I’m a bit of a luddite when it comes to kitchen appliances. I don’t have much patience for electronic devices. Most of them take the same amount of time to clean and maintain as the time they promise to save. I have no interest in hot dog toasters or non-stick doughnut fryers. It’s just extra stuff.
I live in a house that was built before refrigerators were common. When we moved in, there was a slot in the back of the house for the ice man to store his deliveries. As charming as our house is, it comes with a micro-sized kitchen. It has room for a sink, a stove, and a cutting board. The icebox was kept in the hall. Space is a premium. As an example, I don’t have a stand mixer. I have a hand mixer.
My herbal hobby leads me down some enticing corners. I would love to have an electronic press to strain the menstrum from tinctures. Alas, I would be charmed with an apple parer. Nope. Think of the bandages I would save with a mandolin. Not in the cards.
Thus I present this list of bare necessities of kitchen gadgets for the busy herbalist. I’ve included some ideas for their use in case it isn’t obvious.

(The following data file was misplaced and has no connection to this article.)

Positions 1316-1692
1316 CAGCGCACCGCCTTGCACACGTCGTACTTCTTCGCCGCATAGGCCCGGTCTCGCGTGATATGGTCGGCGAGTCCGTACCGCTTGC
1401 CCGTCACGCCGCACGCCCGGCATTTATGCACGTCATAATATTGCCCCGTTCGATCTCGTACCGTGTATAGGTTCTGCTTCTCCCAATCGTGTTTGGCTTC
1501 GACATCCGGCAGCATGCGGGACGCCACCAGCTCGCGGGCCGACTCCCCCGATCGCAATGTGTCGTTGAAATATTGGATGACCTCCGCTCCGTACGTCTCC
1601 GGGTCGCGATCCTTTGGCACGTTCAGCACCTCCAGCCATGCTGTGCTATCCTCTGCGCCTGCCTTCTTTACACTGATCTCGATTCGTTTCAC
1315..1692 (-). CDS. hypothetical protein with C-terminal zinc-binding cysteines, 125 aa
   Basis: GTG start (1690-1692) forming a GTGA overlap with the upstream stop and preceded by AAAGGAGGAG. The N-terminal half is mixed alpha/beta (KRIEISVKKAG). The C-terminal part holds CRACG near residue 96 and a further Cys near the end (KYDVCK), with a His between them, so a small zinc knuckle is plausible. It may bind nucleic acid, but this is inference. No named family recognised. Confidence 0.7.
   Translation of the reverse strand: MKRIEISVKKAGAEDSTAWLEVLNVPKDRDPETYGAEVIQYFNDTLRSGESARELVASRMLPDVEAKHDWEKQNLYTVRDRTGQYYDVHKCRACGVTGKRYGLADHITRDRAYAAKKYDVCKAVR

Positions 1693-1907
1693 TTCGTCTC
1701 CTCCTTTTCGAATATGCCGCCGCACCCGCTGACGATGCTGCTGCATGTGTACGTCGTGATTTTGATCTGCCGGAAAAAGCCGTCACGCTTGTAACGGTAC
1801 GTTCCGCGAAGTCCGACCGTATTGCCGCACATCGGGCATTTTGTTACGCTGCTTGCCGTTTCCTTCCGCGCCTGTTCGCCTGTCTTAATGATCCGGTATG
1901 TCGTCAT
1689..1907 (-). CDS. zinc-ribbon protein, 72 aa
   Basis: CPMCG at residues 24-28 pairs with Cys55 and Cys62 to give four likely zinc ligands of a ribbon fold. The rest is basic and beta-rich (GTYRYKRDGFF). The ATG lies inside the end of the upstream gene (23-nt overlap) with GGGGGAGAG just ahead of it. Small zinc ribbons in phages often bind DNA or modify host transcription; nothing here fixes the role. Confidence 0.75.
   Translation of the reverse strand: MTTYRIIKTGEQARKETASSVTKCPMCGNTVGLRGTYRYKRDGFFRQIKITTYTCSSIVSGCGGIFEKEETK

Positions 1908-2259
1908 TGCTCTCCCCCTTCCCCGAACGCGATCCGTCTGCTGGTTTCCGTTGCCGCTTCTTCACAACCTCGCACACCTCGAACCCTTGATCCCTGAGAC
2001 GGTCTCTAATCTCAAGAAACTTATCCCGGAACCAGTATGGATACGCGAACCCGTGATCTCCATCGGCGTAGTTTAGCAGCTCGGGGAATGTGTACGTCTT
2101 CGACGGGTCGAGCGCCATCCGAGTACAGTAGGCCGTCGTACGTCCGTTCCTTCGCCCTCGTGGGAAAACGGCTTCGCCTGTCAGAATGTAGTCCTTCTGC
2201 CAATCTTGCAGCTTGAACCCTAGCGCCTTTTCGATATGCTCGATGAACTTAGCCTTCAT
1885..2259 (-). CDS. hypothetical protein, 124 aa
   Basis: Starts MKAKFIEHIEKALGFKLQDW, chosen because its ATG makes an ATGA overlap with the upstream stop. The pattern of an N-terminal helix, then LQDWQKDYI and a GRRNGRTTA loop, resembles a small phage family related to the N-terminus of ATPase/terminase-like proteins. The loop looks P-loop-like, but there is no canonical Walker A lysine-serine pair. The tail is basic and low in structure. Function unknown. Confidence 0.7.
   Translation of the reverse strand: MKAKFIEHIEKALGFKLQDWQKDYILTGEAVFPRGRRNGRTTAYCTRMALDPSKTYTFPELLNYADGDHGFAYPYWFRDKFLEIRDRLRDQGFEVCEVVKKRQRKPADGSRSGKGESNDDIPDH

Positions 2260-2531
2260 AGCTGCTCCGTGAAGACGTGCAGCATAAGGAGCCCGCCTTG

- Mixing bowls–Metal ones are best.
- Blender–Even a small one designed for personal-sized smoothies will do.
- Slow cooker–Safely cook syrups and heat extracted oils while you’re at work.
- French press–Squeeze out the plant parts for your teas and tinctures. (Before I had the French press, I used a ricer on a pedestal.)
- Coffee grinder–Chop difficult herbs such as kudzu root for extraction or encapsulation.
- Quality knives–Every herbalist needs a few good blades.
- Pruning shears–They don’t always stay in the kitchen, but they sure spend a lot of time in the kitchen during harvest time.
- Turkey baster–Neatly fill salve containers and lip balm tubes.
- Stainless steel cooking pot–Vital.
- Mesh strainer–Sometimes cheesecloth just isn’t good enough.
- Cutting board–For cutting, of course.
- Funnels of various sizes–Save your precious tincture and syrup from ending up on the counter.
- Scrapers of various sizes–Get every drop.
- Glass measuring cups with a pouring spout–I have a couple of sizes now, but the one cup size was all I owned for years.
- Chopsticks and skewers–Stirring and poking possibilities galore.
- Mason jars with matching lids–Best storage containers ever.
- Permanent marking pen–Write it directly on the jar or on a piece of masking tape, but keep your products clearly labeled.
- Portable hot plate–I have used the stovetop for plenty of things, but when you’re doing big projects, hot plates provide an extra burner and a heat source that travels from room to room.
- Measuring spoons–For smaller projects.
- Kitchen scale–Even a cheap one is fine.
That’s it. Those are all my basics. There are some items I use a lot now but could do without in a pinch. I love my freezer, for example, but did herbalism for years without knowing what an asset it was. Your list may vary depending on the kind of projects you prefer. Just remember to keep it basic.